Thermal imaging for nocturnal birding

Sophie Cron
Sophie Cron Nature-based Solutions and Comms Support Officer
Tue, 23rd January 20244 min read

Nocturnal Bird Surveys

Over the last couple of months, our ornithologists Chas Holt and David Campbell have been utilising thermal imaging technology to survey a network of grasslands around the Swale Estuary to help understand how they are being used by bird populations at night. 

This site is being considered for creation of saltmarsh, an important coastal habitat which can store 2 tonnes of carbon per hectare each year, protect against coastal erosion, and provide important feeding sites for many waders and waterfowl. But first, as part of a feasibility study, we must assess how the change might affect existing wildlife populations. 

Example of saltmarsh habitat

During winter months many wading bird species will forage at night as well as in the day, with some such as Lapwing and Golden Plover in completely different locations. As a result, day-time surveys may record few or no birds on sites that are in fact highly important for night-time feeding. Therefore, nocturnal surveys are essential to understand how birds use the whole landscape. 

In the past, night-time surveys would rely solely on identifying calls, which only captures birds that make sound, and doesn’t give an indication of the number of birds present. However, using thermal imaging cameras that detect the heat given off from warm-blooded animals, birds can be seen from long distances as white specks in the dark grass, allowing accurate surveys with species counts to be carried out with minimal disturbance to wildlife.  

Northern Lapwings recorded with thermal imaging camera

It is of course much harder to identify birds via thermal imaging than in full daylight; a combination of body size and shape, behaviour, and calls are generally used. In addition, different species can show different thermal patterns, since the heat-insulating properties of their feathers on different parts of their bodies can vary.  

 So far, species recorded on the current project include Lapwing, Golden Plover, Green Sandpiper, Redshank, Skylark, Snipe, and Jack Snipe. Mammals including hedgehogs, foxes, mice, and rabbits have also been recorded. 

Thermal cameras can also prove useful in the daytime to more easily locate well camouflaged birds or those in dense habitats such as reedbeds, as well as to check whether nest boxes are occupied.  

Nocturnal Bird Ringing

While low-disturbance surveying is a major application of thermal imaging cameras, it isn’t the only use for this cutting-edge technology.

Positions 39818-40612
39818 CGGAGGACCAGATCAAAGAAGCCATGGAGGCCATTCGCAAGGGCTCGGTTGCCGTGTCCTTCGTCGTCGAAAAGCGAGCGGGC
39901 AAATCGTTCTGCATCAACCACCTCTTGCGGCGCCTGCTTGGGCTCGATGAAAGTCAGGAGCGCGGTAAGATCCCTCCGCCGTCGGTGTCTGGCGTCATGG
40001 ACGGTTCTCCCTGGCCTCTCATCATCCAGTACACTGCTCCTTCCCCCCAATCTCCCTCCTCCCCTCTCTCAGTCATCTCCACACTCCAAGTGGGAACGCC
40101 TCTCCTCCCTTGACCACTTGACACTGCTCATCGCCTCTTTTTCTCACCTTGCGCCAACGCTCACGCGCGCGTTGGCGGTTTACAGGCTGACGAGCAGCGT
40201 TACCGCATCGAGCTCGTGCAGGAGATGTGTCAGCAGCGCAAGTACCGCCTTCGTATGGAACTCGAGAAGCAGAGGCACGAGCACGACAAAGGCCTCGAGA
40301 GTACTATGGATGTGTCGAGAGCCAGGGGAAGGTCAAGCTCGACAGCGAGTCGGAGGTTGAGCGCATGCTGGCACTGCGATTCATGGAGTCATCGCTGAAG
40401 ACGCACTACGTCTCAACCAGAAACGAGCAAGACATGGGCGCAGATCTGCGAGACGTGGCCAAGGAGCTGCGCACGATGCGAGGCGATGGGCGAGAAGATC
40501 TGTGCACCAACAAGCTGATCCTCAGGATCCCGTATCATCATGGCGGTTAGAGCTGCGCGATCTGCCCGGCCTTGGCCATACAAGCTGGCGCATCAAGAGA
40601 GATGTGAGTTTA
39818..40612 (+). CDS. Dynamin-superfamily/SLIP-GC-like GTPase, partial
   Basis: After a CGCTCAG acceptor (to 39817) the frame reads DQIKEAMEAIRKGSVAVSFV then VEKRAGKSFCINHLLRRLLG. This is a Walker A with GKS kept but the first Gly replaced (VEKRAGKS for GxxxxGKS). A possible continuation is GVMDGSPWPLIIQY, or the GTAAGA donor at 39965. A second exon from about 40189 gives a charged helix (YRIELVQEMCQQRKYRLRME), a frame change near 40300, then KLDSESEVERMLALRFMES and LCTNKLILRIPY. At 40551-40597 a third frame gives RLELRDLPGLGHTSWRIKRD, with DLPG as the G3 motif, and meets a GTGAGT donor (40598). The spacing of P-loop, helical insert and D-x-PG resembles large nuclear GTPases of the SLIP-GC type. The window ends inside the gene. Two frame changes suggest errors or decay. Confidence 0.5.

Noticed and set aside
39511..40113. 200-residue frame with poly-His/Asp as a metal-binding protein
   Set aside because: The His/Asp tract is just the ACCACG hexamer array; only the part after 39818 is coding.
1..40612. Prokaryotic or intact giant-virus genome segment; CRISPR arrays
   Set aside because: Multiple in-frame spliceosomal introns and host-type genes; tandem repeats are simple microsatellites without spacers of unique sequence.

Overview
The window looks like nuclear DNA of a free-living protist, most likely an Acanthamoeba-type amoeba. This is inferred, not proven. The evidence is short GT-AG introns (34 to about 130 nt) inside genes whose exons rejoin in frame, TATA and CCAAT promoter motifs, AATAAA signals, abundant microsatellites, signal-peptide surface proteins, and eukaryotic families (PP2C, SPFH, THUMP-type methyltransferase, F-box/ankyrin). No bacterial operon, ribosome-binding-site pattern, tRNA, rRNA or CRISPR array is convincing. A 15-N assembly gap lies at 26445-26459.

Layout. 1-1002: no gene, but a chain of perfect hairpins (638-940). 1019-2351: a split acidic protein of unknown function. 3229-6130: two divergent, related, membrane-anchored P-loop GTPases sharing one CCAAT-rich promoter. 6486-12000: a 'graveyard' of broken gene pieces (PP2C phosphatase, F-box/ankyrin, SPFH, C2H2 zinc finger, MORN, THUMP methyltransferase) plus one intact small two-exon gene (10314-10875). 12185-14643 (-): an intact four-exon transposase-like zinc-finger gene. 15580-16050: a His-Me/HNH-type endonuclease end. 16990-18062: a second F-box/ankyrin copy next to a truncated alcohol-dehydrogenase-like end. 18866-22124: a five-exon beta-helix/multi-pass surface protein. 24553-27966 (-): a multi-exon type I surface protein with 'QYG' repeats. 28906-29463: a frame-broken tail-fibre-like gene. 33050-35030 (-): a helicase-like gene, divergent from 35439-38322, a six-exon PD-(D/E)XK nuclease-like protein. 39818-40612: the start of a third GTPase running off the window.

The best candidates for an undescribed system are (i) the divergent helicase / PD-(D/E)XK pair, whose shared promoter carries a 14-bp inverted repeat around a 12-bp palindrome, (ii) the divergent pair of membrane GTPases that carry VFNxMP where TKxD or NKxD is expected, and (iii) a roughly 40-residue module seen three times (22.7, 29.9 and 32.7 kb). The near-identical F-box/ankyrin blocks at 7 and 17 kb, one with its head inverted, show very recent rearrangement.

Bird ringing is an important scientific tool to help monitor individual birds and general population trends. It involves capturing a bird and fixing a small metal leg ring with a unique identification number before setting it free. Details such as its sex, age, condition, and time and place of capture are recorded in a database. Then, if or when the same bird is recaptured or found dead, the data recorded against its ring can be used to inform things like survival rates, migration patterns, and causes of death. The data collected on all ringed birds can also be analysed to determine the behaviour, ecology, and population trends of species. For example, bird ringing data is important for monitoring the impact and spread of diseases such as bird flu in wild populations. 

The methods used for capturing birds for ringing vary based on species behaviour and habitat, but it has been historically difficult to capture birds of open grassland, largely due to the nature of the habitat making it difficult to approach birds in daylight or for mist nets to be effective.  

Over the last few years, a novel method using thermal imaging has been developing in the UK. When a bird is located, it can be carefully approached using strong torchlight and caught in a large net. This technique is more efficient than alternative survey methods and has markedly improved the catch rate of several birds of conservation concern such as Skylark, Woodcock, Snipe, and Jack Snipe. Meanwhile, its highly targeted approach reduces the disturbance to other birds on a site.   

Chas and David have been practising this technique during their night-time surveys of grasslands and arable fields in the Swale area. We will be posting an update on survey outcomes when the project finishes in February 2024!

Skylark ringed under license by Chas Holt, captured using thermal imaging

Note that all bird ringing survey techniques should only be practised by trained and licensed professionals.  

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